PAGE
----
Loyola University Chicago

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Teacher and Student Reunion

Teacher and Student Reunion

Kendall Jackson was a shy, quiet sophomore at Senn High School when he first entered Michael Cullinane’s journalism class. Over the next three years, Jackson learned how to become a talented video journalist under Cullinane’s direction. Together, they helped create SennTV, a weekly video newscast at the high school in Chicago’s Edgewater neighborhood.

Jackson graduated from Senn in 2018, earned a scholarship to Loyola University Chicago, and is now a senior Film and Digital Media major in the School of Communication. Jackson also co-founded Ardor Archive LLC, directing almost a dozen music videos, shooting thousands of photographs and developing social media campaigns for brands such as Jordan, Adidas and Nike.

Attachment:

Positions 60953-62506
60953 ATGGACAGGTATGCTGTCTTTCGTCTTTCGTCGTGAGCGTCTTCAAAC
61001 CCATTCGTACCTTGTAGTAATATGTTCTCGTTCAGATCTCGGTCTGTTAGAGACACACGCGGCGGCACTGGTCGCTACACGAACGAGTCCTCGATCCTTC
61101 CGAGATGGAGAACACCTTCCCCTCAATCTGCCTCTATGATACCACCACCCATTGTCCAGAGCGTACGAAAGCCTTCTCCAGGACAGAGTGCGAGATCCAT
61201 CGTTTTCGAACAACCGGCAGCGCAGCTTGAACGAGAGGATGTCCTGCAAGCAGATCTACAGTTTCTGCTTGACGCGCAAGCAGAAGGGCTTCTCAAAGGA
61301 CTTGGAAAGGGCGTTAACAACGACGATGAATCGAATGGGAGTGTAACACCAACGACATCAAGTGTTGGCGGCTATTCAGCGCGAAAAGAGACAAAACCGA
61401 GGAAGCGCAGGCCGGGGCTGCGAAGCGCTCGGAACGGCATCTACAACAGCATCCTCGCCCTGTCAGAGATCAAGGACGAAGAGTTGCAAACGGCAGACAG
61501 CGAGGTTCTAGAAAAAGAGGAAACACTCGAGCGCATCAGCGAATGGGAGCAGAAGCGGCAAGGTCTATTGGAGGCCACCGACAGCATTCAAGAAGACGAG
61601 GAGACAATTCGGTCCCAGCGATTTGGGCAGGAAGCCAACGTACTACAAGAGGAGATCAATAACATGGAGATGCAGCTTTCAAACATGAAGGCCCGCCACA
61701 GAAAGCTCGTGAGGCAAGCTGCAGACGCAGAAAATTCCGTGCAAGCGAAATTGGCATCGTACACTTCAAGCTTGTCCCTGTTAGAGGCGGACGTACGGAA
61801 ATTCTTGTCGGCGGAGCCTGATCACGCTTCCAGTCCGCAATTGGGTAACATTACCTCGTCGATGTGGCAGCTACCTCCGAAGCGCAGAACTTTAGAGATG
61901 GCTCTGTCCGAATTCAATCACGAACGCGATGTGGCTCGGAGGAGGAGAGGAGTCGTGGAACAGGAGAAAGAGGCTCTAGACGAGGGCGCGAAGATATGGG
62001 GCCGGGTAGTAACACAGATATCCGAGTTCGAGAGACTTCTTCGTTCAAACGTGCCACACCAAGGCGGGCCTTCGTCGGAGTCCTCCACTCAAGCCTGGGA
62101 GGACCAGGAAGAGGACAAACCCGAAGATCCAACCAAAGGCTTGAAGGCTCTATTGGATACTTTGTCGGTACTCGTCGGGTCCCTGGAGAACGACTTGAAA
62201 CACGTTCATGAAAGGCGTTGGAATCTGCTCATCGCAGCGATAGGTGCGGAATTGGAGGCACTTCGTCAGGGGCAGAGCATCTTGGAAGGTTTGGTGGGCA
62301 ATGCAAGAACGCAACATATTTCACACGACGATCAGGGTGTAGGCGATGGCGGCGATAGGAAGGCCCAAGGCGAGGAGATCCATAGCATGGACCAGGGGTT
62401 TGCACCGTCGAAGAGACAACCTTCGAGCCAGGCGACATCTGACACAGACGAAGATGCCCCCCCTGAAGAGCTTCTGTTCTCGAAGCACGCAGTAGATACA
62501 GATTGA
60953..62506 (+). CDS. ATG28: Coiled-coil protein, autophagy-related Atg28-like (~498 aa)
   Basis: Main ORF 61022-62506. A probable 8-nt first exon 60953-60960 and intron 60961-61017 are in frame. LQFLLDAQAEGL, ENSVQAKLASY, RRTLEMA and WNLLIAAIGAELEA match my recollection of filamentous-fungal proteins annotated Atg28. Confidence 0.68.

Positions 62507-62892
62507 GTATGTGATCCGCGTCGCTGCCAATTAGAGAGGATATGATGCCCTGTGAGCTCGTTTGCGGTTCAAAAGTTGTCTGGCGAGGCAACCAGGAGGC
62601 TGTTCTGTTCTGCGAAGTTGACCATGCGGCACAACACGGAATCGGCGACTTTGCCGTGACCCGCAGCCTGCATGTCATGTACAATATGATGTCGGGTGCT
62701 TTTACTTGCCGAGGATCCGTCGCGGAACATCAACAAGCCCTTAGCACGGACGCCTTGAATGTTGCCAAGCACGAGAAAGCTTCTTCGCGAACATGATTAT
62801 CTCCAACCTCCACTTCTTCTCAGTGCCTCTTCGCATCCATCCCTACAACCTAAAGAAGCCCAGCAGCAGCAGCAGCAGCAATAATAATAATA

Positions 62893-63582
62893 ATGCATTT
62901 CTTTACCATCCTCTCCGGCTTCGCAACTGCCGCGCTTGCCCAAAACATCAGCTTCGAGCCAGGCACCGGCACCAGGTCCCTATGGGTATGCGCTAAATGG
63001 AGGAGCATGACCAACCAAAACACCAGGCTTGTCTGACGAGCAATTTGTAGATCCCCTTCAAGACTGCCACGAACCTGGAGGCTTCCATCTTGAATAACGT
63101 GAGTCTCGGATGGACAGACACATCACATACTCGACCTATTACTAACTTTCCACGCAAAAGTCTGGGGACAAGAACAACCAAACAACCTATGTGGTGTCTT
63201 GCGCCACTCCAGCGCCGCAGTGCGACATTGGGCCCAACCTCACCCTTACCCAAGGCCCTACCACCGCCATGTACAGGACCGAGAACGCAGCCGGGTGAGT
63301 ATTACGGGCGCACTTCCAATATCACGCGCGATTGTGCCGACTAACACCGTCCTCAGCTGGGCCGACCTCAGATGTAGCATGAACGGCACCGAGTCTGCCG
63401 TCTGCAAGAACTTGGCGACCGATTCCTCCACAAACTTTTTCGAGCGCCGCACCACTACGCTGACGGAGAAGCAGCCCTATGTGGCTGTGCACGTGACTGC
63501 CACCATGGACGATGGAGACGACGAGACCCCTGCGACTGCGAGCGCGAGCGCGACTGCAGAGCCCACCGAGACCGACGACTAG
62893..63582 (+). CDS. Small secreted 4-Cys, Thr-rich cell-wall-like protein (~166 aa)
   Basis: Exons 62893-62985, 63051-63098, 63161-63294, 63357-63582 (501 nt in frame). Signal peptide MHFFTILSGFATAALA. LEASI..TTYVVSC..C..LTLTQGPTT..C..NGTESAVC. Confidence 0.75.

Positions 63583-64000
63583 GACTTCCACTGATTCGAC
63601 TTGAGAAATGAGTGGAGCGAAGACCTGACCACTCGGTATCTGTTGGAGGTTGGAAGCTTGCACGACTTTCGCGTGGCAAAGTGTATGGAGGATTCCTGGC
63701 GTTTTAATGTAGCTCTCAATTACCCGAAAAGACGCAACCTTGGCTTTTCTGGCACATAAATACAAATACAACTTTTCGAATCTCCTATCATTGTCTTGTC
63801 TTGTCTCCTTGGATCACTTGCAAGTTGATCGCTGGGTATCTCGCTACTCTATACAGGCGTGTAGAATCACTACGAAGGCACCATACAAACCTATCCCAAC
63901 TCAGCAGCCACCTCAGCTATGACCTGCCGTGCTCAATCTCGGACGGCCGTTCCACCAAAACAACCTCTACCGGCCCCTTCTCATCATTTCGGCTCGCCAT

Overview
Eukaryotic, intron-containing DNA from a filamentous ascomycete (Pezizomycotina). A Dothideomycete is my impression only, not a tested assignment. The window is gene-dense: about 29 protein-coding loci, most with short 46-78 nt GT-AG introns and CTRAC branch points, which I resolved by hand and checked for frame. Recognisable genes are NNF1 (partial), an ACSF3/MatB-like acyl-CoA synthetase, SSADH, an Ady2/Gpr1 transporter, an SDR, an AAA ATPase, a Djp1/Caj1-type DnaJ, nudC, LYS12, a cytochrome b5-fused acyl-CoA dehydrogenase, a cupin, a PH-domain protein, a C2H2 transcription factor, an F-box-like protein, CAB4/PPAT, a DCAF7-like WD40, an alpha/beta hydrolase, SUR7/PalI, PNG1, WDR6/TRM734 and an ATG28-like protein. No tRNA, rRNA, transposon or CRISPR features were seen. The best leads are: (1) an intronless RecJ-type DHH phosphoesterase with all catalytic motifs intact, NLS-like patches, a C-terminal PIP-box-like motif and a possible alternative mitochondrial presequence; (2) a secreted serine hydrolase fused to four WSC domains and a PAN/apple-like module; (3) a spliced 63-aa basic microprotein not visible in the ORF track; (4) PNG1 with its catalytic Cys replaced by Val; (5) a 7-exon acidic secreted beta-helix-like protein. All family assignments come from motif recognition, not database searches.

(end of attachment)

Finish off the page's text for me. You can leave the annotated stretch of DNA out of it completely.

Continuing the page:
Over the same period, Cullinane grew Senn’s journalism program in partnership with Loyola’s SOC. He earned a graduate degree in Loyola’s Digital Media and Storytelling program, and in addition to his daytime teaching duties at Senn, became an adjunct professor in the SOC.

This fall, student and teacher were reunited when Jackson enrolled in Cullinane’s COMM 205 Reporting Basics I course at Loyola. The reunion rekindled the student-mentor relationship between the pair, and gave them a chance to catch up on each other’s lives.

After a recent class, the two reflected on their reunion. Their comments have been edited for space and clarity.

Do you recall your time together in the first class at Senn?